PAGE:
Non deductible IRA -> converted to Self Directed Roth?

7 Replies

Hi, I don't even know if this is possible.

I do not qualify for a Roth IRA or a deductible IRA.

I believe I can open up a non deductible IRA and convert it over to a Roth and there is no income requirement (cap) to do so.

Can so also do the same to a self directed Roth?

I was hoping to see if I can open up a non deductible IRA and convert it to a self directed Roth. Has anyone done this or have some information they can share on the process? Thanks!

@Esther Thomas

another options you may want to consider is Solo 401k, which has Roth provision, but does not have income restriction on contributions. Also the Roth contribution limit is much larger compared to Roth IRA - $17,500 per year!

and as far as your question, yes, you should be able to do that, the steps are as follow:

  1. Make non-deductible contributions to a Traditional IRA
  2. Convert that into Roth IRA
  3. Transfer that Roth IRA into self-directed Roth IRA

What are you planning to invest in? It might make sense for you wait until you build enough funds before rolling over to self-directed. The cost of maintaining self-directed IRA is higher and if you are unable to invest the small amount of money you have in your IRA because of the yearly contribution limitations of $5,500 you should wait before doing the rollover.

thanks @Dmitriy Fomichenko for your reply. So I think I'll do step 1 and 2, and sit on it until I know if I want to leverage it in a self directed Roth. No idea on how long it takes to the the conversion, if it's a matter of days, weeks, etc.

I'll look into the Solo 401k as well. Thanks!

@Esther Thomas you are welcome!

Both the conversion and a rollover is a matter of days, you will need to complete a form and custodian will take care of the rest.

Esther, please keep in mind that if you plan to leverage your Roth IRA, you'll need a non-recourse loan to do so. Typically non-recourse lenders require 30 - 50% down, as well as a cash reserve. They also will not lend on certain types of property, including raw land and mobile homes. Finally, leveraging your IRA to purchase RE is going to kick off a tax called UBIT. Roughly, it's tied to the percentage of income generated by the % leveraged. Example, if your IRA finances 40% of the real estate purchase, then roughly 40% of the net income generated by that property will be subject to UBIT, which is taxed at trust tax rates. You should consult with an accountant to determine what impact this may have on your return on investment.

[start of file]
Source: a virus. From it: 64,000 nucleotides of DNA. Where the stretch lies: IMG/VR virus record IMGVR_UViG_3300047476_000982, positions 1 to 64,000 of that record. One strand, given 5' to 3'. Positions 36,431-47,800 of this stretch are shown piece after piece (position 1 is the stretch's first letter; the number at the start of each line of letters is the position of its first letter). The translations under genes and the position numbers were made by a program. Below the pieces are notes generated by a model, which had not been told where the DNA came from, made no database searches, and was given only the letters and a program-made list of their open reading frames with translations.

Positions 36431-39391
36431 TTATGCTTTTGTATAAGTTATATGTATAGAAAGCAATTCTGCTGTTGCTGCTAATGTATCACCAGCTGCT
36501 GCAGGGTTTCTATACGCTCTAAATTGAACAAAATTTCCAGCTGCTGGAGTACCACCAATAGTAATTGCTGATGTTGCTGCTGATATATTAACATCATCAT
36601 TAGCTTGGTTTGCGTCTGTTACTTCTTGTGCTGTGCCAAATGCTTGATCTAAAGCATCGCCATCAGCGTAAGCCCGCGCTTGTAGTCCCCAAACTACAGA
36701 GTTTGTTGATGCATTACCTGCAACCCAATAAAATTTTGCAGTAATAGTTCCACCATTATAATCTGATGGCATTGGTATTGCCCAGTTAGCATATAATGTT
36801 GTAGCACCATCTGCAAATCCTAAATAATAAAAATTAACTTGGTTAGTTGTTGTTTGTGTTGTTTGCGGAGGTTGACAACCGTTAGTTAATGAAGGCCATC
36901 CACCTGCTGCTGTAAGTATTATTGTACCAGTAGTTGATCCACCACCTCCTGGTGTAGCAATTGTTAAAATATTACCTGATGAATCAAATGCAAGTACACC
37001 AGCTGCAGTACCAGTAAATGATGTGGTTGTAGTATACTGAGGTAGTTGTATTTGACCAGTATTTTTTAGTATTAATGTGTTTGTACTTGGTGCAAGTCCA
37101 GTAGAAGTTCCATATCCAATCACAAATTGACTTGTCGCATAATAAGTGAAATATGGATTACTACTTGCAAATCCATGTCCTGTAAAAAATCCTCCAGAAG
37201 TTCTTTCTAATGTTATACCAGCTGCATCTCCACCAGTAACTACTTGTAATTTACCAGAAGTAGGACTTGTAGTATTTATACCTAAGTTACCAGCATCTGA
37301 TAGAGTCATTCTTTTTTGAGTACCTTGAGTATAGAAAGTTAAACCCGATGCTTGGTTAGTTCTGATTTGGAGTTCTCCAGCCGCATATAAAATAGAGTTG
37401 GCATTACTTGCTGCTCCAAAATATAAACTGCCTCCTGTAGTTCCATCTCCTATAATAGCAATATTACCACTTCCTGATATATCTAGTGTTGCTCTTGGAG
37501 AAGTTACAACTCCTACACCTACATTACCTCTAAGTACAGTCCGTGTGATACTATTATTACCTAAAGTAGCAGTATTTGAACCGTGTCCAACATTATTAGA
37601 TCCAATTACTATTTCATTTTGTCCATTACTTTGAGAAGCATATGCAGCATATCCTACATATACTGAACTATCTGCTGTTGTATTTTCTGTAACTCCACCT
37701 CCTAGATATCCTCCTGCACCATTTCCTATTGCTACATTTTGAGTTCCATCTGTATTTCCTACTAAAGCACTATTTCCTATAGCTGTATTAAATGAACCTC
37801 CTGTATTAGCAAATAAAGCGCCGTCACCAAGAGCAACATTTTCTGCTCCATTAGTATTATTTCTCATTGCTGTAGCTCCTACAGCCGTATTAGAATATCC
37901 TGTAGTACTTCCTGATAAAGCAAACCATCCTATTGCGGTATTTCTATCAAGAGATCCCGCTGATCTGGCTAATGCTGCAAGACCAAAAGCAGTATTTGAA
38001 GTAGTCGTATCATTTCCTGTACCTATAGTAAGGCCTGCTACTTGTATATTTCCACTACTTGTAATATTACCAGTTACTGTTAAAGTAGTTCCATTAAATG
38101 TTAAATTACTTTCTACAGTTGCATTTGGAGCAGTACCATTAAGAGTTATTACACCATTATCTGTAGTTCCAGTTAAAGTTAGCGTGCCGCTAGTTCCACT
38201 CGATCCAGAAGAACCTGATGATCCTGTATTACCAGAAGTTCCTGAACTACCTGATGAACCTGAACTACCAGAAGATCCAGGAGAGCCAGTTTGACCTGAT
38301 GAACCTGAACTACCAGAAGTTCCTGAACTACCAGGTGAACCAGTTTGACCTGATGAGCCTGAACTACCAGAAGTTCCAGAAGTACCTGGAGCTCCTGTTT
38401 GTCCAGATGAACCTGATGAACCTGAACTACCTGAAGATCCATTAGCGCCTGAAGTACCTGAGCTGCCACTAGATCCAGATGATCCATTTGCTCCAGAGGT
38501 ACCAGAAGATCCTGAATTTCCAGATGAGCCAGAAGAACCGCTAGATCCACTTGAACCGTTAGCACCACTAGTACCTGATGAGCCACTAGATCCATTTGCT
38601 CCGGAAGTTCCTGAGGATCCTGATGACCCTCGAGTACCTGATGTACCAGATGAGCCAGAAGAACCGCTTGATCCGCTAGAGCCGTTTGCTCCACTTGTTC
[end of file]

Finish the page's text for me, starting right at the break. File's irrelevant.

thanks @Doreen Chaisson , I definitely need to do some more research before pulling the trigger on any of this. Just trying to gather info to figure out if it's the right thing to do for me. Thanks again!

Originally posted by @Esther Thomas :
Hi, I don't even know if this is possible.
I do not qualify for a Roth IRA or a deductible IRA.

I believe I can open up a non deductible IRA and convert it over to a Roth and there is no income requirement (cap) to do so.

Can so also do the same to a self directed Roth?

I was hoping to see if I can open up a non deductible IRA and convert it to a self directed Roth. Has anyone done this or have some information they can share on the process? Thanks!

Esther,

Yes, you certainly can do that, and it is done frequently. It is a less than perfect solution, IMHO.. @Dmitriy Fomichenko has the better idea: open up a Solo or Independent 401K. There are no income restrictions on a 401K. You could earn $1M per year and still contribute. Your contribution limits are higher, over three times as much can be contributed to a Solo 401K than a Roth IRA.

Furthermore, Solo 401Ks are much handier for you, the investor as there are no third party custodians that can slow transactions down, and thus there are no custodial fees. You can borrow your own retirement money out for opportunities that you want to profit from personally, and the hidden tax that occurs in Roth IRAs (Unrelated Business Income Tax or UBIT), is virtually eliminated within a 401K. If you browse Dmitriy's posts or my posts, this will give you a running start on 401Ks.

Keep thinking outside the box!

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